DAVE SMITH INSTRUMENTS MOPHO - INTRODUCTION
If there is one category of synthesiser which is as popular now as it has ever been, it’s the Analogue Synth, although as any synth-head knows, 'Analogue' doesn’t always mean 'Analogue', as there are often contemporary twists on the theme which can interfere with the sonic form. So when I heard that Dave Smith, the legendary synth designer who gave us the equally legendary Prophet 5, was back in the business of making synths, I was exceptionally keen to find out more.
Over the last couple of years, DSI have been finding their feet, tampering with their early designs to find something that can deliver in build and sonic quality, but without making the product unaffordable, which is a difficult ask when making an analogue synth. Moog have managed to bring the Mini-Moog back to the fore, in the shape of the Voyager, but it has a very large price tag, making it unaffordable for many synth devotees.
DAVE SMITH INSTRUMENTS MOPHO - PURE ANALOGUE!
So the latest Dave Smith Instrument design is the Mopho, Mono Phonic synthesiser. When I saw the product description my eye was immediately drawn to the next line, which reads ‘with a pure analogue signal path’, and they certainly weren’t lying!
The sound of the Mopho is undeniably analogue! Having become familiar with many other analogue synths over the years, I found myself immediately drawing comparisons to some of the legends of yester-year, and then it started to dawn on me that despite it’s sonic heritage, this is actually a brand new synth, with a unique sound, achieved through a variety of basic but very useful features.
DAVE SMITH INSTRUMENTS MOPHO - THE SOUND
The first point that struck me, as I meandered through the 3 banks of already populated patch memories totaling 384, was how a mono-synth was able to produce some of the sequenced patterns that I could hear, often sounding polyphonic, and this is essentially down to a very useful step sequencer, which allows numerous synth parameters to be controlled at the same time, and to great effect. More of the sequencer later!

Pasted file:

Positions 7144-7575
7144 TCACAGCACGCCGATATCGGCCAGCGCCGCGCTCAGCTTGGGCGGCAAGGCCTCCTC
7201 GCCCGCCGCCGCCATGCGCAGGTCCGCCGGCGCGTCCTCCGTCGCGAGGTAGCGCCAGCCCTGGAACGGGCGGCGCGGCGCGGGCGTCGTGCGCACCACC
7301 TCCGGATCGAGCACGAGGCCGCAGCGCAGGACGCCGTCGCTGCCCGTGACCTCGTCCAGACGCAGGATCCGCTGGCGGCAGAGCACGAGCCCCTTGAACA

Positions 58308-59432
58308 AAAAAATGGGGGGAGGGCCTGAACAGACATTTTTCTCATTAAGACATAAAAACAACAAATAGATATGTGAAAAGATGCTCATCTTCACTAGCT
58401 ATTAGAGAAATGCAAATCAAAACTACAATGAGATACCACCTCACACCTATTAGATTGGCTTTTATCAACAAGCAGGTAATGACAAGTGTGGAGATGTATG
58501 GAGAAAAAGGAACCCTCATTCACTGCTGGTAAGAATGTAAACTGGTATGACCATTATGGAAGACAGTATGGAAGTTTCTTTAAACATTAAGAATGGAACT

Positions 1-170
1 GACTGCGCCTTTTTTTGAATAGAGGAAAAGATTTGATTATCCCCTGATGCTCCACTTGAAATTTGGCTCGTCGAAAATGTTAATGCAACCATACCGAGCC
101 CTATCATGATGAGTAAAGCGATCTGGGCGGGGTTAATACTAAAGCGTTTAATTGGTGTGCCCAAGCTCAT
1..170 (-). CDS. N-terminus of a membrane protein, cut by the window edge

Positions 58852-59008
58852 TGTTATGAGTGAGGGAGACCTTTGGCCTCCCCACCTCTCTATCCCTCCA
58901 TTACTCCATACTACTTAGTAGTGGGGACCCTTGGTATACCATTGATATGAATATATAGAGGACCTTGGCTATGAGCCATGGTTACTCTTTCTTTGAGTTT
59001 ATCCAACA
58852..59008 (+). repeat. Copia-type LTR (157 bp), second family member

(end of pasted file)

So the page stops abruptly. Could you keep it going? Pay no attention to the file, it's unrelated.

At the very heart of the synth are the analogue oscillator and filter sections, offering 2 oscillators per voice, as well as 2 Sub-Oscillators per voice. There are the usual array of waveforms to choose from; Sawtooth, Triangle, Saw-Triangle and Square Wave Pulse, the latter having the ability to modulate the Pulse Width. All quite standard, but when mixed with the beefiness of the Sub-Oscillator, and then repeated in a second oscillator, you get an enormous sound.
DAVE SMITH INSTRUMENTS MOPHO - FILTERS AND LFOS
The Filter section is equally well equipped, with the immediately accessable Low Pass Filter, available in 2 and 4 pole, including the ability to self oscillate. There is also the addition of an ‘Audio Mod’ facility, which can achieve some excellent overdriven effects.
There are also 3 envelopes, 4 LFO’s, a white noise generator, arpeggiator, analogue VCA’s and so the list goes on! There are some nice touches on this synth, for example, the portamento is assigned via the oscillator, not globally, meaning you don’t have to apply it to both oscillators. Very nice! It’s also very easy to use and edit, thanks to the large array of pots on the front panel. Granted, you can’t get at every parameter without a small degree of button pressing, but you do get used to this as it is reasonably intuitive, with the possible exception of the sequencer, which is pretty fiddly to get to and edit via the front panel.
DAVE SMITH INSTRUMENTS MOPHO - SOFTWARE EDITOR
So it’s at this point that you reach for the Software Editor that is included with the synth. This runs on either a Mac or PC and connects via USB to the Mopho. It allows quick and easy access to all of the Mopho’s parameters, including the sequencer, which is very easy to edit on screen, so much so, you wouldn’t want to attempt it in any other way, unless you really had to.
DAVE SMITH INSTRUMENTS MOPHO - CONCLUSION
My only other criticism would be that compared to other analogues, I found the pots, or more accurately the knobs, a little small. When dealing with analogues I like nice chunky pots and I found these a little thin. Perhaps I just have big fingers!
Lastly, I think this the Mopho is a looker! Certainly, it is important to consider sonic abilities over looks every time, but in it’s sunny yellow with matching LED’s, and with the wonderful wooden end cheeks, I smile every time I walk over to bring up a patch!
This is a charming little synth which is no slouch - it packs a punch in the bass department, offers numerous searing leads and leaves you looking closer to see what you can do next, and at an affordable price for a fully charged analogue synth, this is going to be a hard one to beat! In fact, if it wasn’t analogue it would be hard to beat, but the unmistakable analogue sound is real analogue icing on a beautiful yellow cake!